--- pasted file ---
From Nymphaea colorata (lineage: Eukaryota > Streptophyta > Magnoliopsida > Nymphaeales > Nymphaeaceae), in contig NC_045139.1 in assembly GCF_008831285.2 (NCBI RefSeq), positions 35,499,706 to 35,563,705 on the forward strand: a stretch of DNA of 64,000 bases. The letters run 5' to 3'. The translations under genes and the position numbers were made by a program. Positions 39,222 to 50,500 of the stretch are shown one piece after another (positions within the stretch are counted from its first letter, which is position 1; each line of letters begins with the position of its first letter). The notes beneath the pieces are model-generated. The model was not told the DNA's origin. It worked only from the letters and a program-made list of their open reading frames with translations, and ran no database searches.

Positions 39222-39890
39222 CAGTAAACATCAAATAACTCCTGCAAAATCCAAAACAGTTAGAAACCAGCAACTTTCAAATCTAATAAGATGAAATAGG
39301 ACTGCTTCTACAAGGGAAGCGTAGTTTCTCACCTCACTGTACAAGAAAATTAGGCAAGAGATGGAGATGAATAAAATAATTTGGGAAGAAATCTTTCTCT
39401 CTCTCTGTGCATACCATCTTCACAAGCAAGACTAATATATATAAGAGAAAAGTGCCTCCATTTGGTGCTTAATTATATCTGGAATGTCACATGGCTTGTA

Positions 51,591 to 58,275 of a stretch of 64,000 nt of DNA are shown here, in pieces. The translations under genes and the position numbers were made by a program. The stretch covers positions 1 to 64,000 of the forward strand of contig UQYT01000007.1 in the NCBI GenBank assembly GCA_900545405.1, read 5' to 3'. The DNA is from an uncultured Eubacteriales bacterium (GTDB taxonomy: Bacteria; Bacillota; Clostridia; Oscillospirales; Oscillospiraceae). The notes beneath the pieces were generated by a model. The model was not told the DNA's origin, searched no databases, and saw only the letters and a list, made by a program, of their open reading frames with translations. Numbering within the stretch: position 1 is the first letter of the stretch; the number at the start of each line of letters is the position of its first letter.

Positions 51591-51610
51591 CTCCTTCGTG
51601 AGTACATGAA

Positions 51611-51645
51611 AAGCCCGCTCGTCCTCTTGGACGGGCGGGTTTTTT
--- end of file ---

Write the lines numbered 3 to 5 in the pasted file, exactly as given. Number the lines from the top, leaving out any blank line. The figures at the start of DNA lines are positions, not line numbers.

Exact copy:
39222 CAGTAAACATCAAATAACTCCTGCAAAATCCAAAACAGTTAGAAACCAGCAACTTTCAAATCTAATAAGATGAAATAGG
39301 ACTGCTTCTACAAGGGAAGCGTAGTTTCTCACCTCACTGTACAAGAAAATTAGGCAAGAGATGGAGATGAATAAAATAATTTGGGAAGAAATCTTTCTCT
39401 CTCTCTGTGCATACCATCTTCACAAGCAAGACTAATATATATAAGAGAAAAGTGCCTCCATTTGGTGCTTAATTATATCTGGAATGTCACATGGCTTGTA